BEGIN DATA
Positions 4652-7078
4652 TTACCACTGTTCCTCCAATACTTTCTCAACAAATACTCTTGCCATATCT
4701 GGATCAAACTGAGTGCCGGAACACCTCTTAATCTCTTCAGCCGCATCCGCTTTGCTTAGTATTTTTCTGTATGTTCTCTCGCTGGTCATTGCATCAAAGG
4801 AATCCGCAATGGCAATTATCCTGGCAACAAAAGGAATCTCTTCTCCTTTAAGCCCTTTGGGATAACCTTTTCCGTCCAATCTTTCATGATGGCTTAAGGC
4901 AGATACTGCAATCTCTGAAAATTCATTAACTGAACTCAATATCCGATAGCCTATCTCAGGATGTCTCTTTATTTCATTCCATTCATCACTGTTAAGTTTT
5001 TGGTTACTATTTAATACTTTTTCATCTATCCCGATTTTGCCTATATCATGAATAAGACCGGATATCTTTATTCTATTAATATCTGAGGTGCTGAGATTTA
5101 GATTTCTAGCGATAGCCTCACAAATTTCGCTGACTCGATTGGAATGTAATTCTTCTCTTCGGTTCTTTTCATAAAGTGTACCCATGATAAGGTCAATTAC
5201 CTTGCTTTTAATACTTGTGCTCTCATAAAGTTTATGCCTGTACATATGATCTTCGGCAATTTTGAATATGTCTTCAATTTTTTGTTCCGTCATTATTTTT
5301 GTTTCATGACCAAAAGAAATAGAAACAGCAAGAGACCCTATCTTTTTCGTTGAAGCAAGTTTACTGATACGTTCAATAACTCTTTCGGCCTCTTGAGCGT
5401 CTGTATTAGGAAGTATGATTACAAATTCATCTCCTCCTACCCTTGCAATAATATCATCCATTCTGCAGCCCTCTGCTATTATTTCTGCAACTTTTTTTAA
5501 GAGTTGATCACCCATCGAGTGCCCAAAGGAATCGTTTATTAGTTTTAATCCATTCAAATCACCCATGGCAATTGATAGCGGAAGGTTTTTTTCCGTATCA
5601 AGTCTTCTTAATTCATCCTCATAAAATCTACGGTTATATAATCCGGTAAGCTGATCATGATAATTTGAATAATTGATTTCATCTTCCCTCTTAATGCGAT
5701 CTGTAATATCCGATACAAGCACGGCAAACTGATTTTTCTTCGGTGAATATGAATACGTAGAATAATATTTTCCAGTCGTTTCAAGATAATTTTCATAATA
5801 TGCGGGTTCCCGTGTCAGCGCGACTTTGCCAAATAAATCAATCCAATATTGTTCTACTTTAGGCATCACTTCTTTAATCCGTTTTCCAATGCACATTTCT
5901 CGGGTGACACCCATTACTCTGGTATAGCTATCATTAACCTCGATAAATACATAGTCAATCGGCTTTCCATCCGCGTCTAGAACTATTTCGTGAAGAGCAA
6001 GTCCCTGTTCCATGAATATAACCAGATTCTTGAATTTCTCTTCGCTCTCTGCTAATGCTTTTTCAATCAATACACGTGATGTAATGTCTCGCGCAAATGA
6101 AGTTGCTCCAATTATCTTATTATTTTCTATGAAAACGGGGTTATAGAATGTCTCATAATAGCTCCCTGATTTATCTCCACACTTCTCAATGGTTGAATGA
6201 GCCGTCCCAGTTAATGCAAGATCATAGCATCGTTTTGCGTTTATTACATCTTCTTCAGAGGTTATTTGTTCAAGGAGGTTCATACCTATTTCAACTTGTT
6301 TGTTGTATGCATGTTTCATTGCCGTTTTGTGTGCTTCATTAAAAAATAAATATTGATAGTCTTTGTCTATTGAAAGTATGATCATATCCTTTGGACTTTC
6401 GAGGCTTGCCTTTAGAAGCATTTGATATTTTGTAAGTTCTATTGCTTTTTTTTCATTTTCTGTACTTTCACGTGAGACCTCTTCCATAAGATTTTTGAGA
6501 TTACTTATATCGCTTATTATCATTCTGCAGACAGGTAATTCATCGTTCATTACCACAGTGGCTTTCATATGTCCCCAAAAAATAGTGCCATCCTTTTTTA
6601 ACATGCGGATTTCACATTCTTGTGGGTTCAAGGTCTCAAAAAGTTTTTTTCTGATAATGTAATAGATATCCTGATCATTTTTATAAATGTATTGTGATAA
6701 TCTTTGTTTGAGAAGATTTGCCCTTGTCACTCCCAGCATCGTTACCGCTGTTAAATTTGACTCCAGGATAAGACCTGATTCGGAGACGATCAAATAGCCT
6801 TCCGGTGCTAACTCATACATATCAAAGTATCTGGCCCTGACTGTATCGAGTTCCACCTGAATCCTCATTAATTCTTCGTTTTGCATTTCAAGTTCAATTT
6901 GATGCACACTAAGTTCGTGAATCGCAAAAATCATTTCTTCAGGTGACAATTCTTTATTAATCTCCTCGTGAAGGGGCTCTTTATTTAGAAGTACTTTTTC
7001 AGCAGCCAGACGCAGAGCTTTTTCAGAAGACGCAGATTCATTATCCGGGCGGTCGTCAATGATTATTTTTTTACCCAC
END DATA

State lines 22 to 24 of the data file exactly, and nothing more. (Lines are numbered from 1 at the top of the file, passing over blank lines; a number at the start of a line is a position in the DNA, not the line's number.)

6601 ACATGCGGATTTCACATTCTTGTGGGTTCAAGGTCTCAAAAAGTTTTTTTCTGATAATGTAATAGATATCCTGATCATTTTTATAAATGTATTGTGATAA
6701 TCTTTGTTTGAGAAGATTTGCCCTTGTCACTCCCAGCATCGTTACCGCTGTTAAATTTGACTCCAGGATAAGACCTGATTCGGAGACGATCAAATAGCCT
6801 TCCGGTGCTAACTCATACATATCAAAGTATCTGGCCCTGACTGTATCGAGTTCCACCTGAATCCTCATTAATTCTTCGTTTTGCATTTCAAGTTCAATTT